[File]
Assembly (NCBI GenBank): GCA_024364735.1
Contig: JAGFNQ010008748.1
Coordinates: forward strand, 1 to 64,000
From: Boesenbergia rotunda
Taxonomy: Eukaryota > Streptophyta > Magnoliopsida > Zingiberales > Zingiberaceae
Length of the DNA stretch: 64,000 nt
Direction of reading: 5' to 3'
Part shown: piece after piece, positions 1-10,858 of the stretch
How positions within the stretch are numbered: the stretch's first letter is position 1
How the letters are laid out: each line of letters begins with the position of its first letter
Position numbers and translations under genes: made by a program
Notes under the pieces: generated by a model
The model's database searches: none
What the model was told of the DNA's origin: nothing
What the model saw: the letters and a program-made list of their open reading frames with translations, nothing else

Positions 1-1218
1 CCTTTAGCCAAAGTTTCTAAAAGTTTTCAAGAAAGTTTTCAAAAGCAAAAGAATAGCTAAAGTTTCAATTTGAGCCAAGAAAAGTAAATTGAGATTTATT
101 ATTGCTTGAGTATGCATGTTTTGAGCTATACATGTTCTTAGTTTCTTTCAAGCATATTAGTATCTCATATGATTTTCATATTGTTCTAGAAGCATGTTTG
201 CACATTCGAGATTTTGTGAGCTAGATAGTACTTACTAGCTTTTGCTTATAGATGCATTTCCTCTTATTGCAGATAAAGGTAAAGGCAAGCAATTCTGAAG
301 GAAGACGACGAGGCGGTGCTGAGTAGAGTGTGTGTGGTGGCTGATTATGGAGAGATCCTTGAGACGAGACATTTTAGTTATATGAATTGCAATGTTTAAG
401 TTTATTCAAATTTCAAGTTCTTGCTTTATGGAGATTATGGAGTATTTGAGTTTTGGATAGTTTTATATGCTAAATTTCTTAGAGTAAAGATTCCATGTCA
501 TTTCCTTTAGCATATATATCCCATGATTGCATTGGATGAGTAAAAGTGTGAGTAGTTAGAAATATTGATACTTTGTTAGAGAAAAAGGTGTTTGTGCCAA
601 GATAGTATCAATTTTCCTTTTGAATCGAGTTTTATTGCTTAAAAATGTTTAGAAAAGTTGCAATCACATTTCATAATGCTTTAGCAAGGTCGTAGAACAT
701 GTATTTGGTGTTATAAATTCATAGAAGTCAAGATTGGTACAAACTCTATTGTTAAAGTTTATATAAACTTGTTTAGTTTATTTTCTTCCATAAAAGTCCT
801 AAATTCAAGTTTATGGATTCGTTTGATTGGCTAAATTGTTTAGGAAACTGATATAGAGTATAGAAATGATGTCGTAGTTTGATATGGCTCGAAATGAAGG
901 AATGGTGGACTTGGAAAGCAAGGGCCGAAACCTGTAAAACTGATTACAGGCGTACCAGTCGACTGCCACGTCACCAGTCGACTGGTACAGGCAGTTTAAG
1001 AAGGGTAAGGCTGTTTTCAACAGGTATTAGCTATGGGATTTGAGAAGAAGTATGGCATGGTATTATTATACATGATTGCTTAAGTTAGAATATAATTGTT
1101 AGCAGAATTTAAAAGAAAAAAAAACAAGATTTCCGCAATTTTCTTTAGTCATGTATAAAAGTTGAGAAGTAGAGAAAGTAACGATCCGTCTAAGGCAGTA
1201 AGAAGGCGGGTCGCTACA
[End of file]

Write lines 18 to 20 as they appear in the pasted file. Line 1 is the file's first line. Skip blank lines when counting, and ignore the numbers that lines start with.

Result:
101 ATTGCTTGAGTATGCATGTTTTGAGCTATACATGTTCTTAGTTTCTTTCAAGCATATTAGTATCTCATATGATTTTCATATTGTTCTAGAAGCATGTTTG
201 CACATTCGAGATTTTGTGAGCTAGATAGTACTTACTAGCTTTTGCTTATAGATGCATTTCCTCTTATTGCAGATAAAGGTAAAGGCAAGCAATTCTGAAG
301 GAAGACGACGAGGCGGTGCTGAGTAGAGTGTGTGTGGTGGCTGATTATGGAGAGATCCTTGAGACGAGACATTTTAGTTATATGAATTGCAATGTTTAAG